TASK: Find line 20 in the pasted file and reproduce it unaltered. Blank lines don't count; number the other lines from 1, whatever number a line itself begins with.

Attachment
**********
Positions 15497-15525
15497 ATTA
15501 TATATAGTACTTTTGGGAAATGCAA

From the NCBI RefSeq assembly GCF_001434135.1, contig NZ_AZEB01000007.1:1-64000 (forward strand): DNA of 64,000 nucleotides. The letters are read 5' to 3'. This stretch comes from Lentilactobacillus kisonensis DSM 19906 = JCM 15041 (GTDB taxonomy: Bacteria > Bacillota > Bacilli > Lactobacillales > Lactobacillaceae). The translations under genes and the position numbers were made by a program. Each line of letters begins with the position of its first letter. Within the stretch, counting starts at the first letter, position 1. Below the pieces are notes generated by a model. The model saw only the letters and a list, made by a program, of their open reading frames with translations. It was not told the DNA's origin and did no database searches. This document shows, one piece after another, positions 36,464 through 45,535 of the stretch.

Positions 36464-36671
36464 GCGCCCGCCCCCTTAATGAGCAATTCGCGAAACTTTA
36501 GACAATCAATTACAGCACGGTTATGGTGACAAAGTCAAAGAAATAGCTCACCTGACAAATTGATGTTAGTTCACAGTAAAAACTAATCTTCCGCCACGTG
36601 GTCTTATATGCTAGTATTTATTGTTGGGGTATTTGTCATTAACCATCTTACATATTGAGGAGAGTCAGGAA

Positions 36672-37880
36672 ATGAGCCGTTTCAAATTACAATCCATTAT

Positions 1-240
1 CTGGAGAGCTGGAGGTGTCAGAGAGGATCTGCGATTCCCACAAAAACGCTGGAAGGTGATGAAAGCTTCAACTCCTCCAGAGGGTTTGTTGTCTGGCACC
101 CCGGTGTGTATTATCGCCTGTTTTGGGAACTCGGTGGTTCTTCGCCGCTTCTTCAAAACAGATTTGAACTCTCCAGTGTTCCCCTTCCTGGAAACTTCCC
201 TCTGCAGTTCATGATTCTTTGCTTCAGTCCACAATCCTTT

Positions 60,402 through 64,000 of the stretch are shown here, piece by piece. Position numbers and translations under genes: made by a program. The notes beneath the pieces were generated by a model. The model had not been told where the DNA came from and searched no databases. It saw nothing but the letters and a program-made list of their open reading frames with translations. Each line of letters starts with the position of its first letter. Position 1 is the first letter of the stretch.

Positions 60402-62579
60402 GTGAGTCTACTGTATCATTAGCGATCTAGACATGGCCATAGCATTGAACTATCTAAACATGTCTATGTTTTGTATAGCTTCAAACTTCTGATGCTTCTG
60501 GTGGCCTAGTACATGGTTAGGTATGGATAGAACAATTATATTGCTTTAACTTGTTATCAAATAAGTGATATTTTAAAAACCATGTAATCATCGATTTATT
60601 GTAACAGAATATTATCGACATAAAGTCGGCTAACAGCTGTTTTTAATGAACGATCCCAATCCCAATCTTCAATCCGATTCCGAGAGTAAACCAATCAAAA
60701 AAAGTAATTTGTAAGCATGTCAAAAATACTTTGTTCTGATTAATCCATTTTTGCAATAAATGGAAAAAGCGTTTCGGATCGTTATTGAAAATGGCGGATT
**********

60701 AAAGTAATTTGTAAGCATGTCAAAAATACTTTGTTCTGATTAATCCATTTTTGCAATAAATGGAAAAAGCGTTTCGGATCGTTATTGAAAATGGCGGATT